All Stories, a free mentorship programme for underrepresented children's book writers, was launched on 30th March 2021. Here, the eleventh in a series of interviews with All Stories mentees, Words & Pictures Advisory Board member A. M. Dassu speaks to Suad Kamardeen to find out more about her writing and experience as a mentee.


1. How long have you been writing for?


Growing up, I was the child who could spend all day entertaining herself as long as I had books, a pen and paper. I was also a huge daydreamer which proved beneficial during my six years attending boarding school in Nigeria. Living in a hostel was incredibly lonely at first because I was one of the youngest and usually picked on. I found solace in crafting stories where the protagonist was always victorious in school and there was family-related turmoil. Until this day, writing remains, first and foremost, a form of self-care.


2. I love that writing is a form of self-care and helped you through difficult times. What made you want to write for children?


A lot of the profound changes that have taken place in my life have been as a result of the knowledge gained from the library of books I possess. I am a firm believer that stories play a great role in the lives of people and can bring about positive change. I read widely as a child but didn’t see myself reflected in the books I read. And when I did, my options were limited. I have a lot of younger friends, whom I enjoy spending time with, and as I go through life, I think about ways to help them navigate life as well as to remind them that they’re not alone. Writing gives me the avenue to do this.


3. Can you tell us a bit about the book(s) you’re writing? (Age range, genre and anything else you’d like to tell us.)


My novel-in-progress is a contemporary young adult novel, NEVER ENOUGH, which follows a Black Muslim girl, Sumayya, who wants to be heard, loved and accepted. It explores the themes of friendship, grief, assault and the mother-daughter relationship. After she’s sexually assaulted by a “religious” family friend, she confides in her mum who doesn’t believe her and orders her never to broach the subject again. NEVER ENOUGH takes us on her journey towards self-discovery, self-acceptance and finding the courage to speak up for herself regardless of the consequences.


4. That sounds incredibly important - I'm already hooked! What has your writing journey been like up to this point?


Although I started writing when I was younger, I took a big pause while in secondary school. I was quite good at STEM subjects, and for my parents who migrated to the UK, writing wasn’t a feasible career path, so I focused on my studies. I started writing consistently in 2016 because I had a story I was itching to tell—NEVER ENOUGH. Completing the first draft increased my confidence in writing and instilled in me the notion that writing can be learned. As the nerd that I am, I became obsessed with learning how to become a better writer. From 2016 until 2020, writing was a pretty solitary practice. Mid-2020, I stumbled on a writing workshop by Words of Colour productions, hosted by Patrice Lawrence, and that session transformed my writing life. I started a critique group with someone I met on a Facebook group – a transformative experience. I also became more active on Twitter which allowed me to connect with several writers, including you, Az Dassu, who have been instrumental in my journey so far.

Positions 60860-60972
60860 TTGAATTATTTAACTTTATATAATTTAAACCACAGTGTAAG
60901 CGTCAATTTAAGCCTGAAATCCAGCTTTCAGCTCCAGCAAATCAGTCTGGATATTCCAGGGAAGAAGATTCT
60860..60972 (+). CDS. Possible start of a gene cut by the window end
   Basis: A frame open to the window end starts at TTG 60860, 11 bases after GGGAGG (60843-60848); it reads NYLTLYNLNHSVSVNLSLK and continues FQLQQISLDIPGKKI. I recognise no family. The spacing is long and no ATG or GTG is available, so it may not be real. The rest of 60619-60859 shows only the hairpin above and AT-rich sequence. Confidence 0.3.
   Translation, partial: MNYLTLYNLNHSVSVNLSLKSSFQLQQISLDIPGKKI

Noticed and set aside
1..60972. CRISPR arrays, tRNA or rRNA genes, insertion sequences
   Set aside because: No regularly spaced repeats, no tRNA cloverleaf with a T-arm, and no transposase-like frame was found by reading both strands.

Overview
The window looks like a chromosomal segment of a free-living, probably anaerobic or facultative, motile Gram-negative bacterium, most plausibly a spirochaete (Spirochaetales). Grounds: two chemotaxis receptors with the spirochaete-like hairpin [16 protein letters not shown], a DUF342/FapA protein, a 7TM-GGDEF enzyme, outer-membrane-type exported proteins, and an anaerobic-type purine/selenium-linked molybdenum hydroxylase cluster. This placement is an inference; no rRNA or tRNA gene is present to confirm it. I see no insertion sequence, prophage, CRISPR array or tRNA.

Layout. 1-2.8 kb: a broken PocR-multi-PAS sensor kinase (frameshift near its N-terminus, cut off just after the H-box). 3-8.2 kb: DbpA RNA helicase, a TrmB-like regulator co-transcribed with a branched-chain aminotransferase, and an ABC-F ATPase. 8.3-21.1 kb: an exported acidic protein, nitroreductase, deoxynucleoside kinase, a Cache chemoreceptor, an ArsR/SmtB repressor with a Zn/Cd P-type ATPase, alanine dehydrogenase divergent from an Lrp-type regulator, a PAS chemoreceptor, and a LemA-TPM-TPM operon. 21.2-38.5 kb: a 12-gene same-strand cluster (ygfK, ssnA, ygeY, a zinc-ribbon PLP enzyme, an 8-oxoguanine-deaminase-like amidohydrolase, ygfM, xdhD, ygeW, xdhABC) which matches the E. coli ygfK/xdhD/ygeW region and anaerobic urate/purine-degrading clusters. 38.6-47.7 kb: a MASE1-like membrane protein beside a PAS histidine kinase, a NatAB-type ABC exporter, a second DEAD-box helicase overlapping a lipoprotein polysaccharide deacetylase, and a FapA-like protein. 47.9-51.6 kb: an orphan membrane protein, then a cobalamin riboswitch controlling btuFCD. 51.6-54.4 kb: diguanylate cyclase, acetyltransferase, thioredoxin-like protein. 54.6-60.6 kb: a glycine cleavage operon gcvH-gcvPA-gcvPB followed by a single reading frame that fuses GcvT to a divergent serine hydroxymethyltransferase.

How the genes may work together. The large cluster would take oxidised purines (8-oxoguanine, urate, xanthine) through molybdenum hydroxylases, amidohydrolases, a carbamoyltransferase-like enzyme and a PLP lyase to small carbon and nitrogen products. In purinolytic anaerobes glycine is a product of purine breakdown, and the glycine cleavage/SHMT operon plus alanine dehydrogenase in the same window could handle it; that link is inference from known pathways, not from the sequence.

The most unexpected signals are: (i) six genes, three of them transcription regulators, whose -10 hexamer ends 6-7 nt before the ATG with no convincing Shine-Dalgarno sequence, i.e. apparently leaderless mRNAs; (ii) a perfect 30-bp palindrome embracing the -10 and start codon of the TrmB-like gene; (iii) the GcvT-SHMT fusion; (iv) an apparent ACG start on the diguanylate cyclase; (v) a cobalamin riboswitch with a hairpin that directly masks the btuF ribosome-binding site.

5. You are an incredible writer and it's been a pleasure to have been a part of your journey! What made you apply for a mentorship? Was there anything specific you needed help with?


Although through self-directed learning and the help of critique partners, I have been able to improve my work, the more time I spend writing, the clearer it became that having guided support would benefit my work much more. Having gotten feedback on excerpts of my work, I realised such a support would transform my book in its entirety.


6. How are you finding the mentorship so far?


The All Stories mentorship has exceeded my expectations. The opportunity to work with an editor for six months has been phenomenal, and the masterclasses with publishing professionals are an added bonus. My editor, Emma Roberts, is amazing, kind and patient. Working on my novel has been taxing on my mental health, and Emma has been supportive throughout it all. I look forward to our conversations because she asks all the right questions and nudges me to think about things differently. It’s evident she cares about my story, and it makes the journey more enjoyable.


7. What are your thoughts on representation in children’s literature?


I believe so much work still needs to be done, but I also love the range of recent books out there by authors from underrepresented communities. I look forward to a future where we will be championed for our works without being pigeon-holed.


8. Me too! Who’s your favourite author and why?


I don’t have a favourite author, but I can share my current favourite children’s books: And the Stars Were Burning Brightly by Danielle Jawando, Boy, Everywhere by A. M. Dassu and The Poet X by Elizabeth Acevedo.


Thank you so much, Suad!


*Feature image courtesy of All Stories and profile image courtesy of Suad Kamardeen



Suad Kamardeen is a British-Nigerian Muslim writer. Based in Essex, she would love to use her writing to show that this world is so diverse; there are so many different ways people live their lives. Her writing is fuelled by her desire to impact people’s lives positively, especially through storytelling. She hopes to show black girls, Muslim girls and assault survivors that they are not alone in their stories. Her young adult novel-in-progress, NEVER ENOUGH, made the shortlist for FAB Prize 2021.

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